Editorial note: Don’t miss Jonathan Martin’s new eBook, Enhancing Student Learning and Grading with Rubrics.
“A-: Good Job.”
Back in the ‘80s, I attended a highly regarded private school for my secondary education. For three years, the above message is all that I ever—ever—received from my English teachers on what must have been the dozens of papers I submitted. At the time, I didn’t know to be disappointed by this, but in retrospect, I sometimes feel angry: How on earth was that kind of feedback expected to support my growth as a writer and reader? I’d be willing to bet a fine meal at a favorite restaurant that the experience described above is one shared widely by readers of this post.
Certainly, there are many approaches that improve upon the practice described above, but few are as efficient, transparent, communicative, (and evidence-based for effectiveness) as the use of high-quality rubrics.
“Rubrics offers so much more information than a letter grade. Students understand so much better where their grades come from, and, by seeing it broken down into five or six categories, it really reinforces for students the importance of each component, and what they need to do to improve their performance.” — Dave Bannister, Middle School Science Teacher, Fessenden School
Rubrics are on the rise in K-12 education right now, particularly at schools pushing beyond traditional modes of teaching and learning by having students do more projects and authentic work. As educator Bob Lenz wrote in an excellent 2015 book called Transforming Education, “Over the last twenty years, the tool that has gained widespread acceptance for meeting the challenge of defining and determining “mastery” is the rubric, whose defining characteristic is its insistence on words, rather than abstract symbols, to describe the quality of the work.”
What are the advantages of rubrics?
- Rubrics greatly clarify for students (and parents) what the learning targets are for any given task, and thus help them direct their efforts to what is most important.
- Rubrics greatly clarify for teachers what the learning targets are for any given task; often rubrics-using teachers, after crafting the assignment and then designing the rubric, recognize the need to go back and further tailor the task to better align it with the teacher’s desired outcomes—this is a very valuable practice.
- Rubrics allow students to self-monitor the quality of their effort, and self-assess their progress, as they work to complete a task, whether individually or in groups, and this kind of meta-cognition is among the most important mindsets we can instill in students.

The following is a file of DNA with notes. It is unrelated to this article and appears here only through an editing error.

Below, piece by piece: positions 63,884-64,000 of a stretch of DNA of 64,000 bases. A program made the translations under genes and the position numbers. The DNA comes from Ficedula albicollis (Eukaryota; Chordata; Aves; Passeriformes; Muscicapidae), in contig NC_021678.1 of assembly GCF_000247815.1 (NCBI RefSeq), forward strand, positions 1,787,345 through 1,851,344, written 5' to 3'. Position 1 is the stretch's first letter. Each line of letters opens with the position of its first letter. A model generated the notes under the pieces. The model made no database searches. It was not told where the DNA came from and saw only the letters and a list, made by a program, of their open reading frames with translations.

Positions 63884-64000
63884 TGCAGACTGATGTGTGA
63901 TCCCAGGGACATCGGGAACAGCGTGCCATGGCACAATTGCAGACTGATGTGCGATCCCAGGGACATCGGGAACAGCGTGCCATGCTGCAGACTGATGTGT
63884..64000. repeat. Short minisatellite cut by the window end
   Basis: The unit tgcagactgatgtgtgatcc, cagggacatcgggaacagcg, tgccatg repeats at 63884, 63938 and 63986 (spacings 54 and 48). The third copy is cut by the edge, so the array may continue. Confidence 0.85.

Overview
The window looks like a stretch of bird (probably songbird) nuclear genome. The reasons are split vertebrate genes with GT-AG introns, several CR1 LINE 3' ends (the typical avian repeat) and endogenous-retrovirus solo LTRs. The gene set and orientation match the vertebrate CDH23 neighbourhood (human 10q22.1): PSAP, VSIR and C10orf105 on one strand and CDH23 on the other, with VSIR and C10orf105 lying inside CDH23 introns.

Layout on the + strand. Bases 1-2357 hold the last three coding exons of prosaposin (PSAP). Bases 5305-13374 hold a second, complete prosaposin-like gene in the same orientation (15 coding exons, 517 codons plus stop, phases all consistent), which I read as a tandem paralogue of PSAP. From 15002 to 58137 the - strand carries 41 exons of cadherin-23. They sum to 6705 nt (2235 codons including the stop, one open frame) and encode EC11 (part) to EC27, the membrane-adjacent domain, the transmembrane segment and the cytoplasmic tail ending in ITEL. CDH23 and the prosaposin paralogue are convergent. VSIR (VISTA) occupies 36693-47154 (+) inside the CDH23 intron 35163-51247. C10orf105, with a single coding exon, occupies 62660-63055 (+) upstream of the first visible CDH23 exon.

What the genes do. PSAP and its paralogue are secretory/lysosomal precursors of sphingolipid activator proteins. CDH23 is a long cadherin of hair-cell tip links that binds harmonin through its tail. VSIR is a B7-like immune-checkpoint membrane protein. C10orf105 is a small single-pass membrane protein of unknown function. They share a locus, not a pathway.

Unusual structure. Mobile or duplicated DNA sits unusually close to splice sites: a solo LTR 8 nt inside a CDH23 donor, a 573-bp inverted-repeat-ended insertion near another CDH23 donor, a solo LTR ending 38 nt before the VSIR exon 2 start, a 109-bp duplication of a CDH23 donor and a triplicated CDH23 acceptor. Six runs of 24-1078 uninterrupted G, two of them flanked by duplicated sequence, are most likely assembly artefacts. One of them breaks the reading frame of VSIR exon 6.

- Rubrics clarify for students the content and the quality of the work expected by the teacher.
- Rubrics make grading easier and more efficient for most teachers, at least after a short transition period.
- Rubrics are vastly more informative, in most cases, to students than letter or number grades, even when those are accompanied by short comments, and thereby, promote greater student learning and growth.
- Rubrics make it easier to assess hard-to-assess tasks and projects.
- Rubrics are demonstrably more accurate than conventional letter/numerical grading. (Note: these assertions are more fully explained and supported in the e-book).
As many readers may have noticed (and some may have overlooked), Blackbaud’s onCampus Learning Management System (LMS) now provides users the opportunity to design, share, and employ rubrics for student grading. The system is very intuitive, and many experienced and expert rubric users will be able to jump into the skillful deployment of the tool immediately.
For others, it might be valuable as they begin their use of Blackbaud’s rubrics tool to step back for a moment and review the advantages of quality rubric assessments and best practices in their design and deployment. That is the purpose, and we hope, the value, of the eBook I’ve authored: Enhancing Student Learning and Grading with Rubrics.
In its pages you’ll find the following discussions:
- What a Rubric Isn’t and What a Rubric Is
- Designing Rubrics: Intended Learning Outcomes/Skills and Proficiency Levels
- Resources for High-Quality Rubrics
- Using Rubrics Formatively
- Using Rubrics for Grading
- The Manager’s Role in Using Rubrics in Blackbaud K-12
- Further Reading for More Information
Few things are more important to student learning, and few things do more to make grading easily comprehended and respected than successful employment of excellent rubrics. I encourage you to take the steps at your school to support the educational team in discovering the rubrics feature in Blackbaud’s LMS and in educating everyone in best practices; we hope the new e-book will assist you in this effort.
About the AuthorFollow on Twitter More Content by Jonathan E. Martin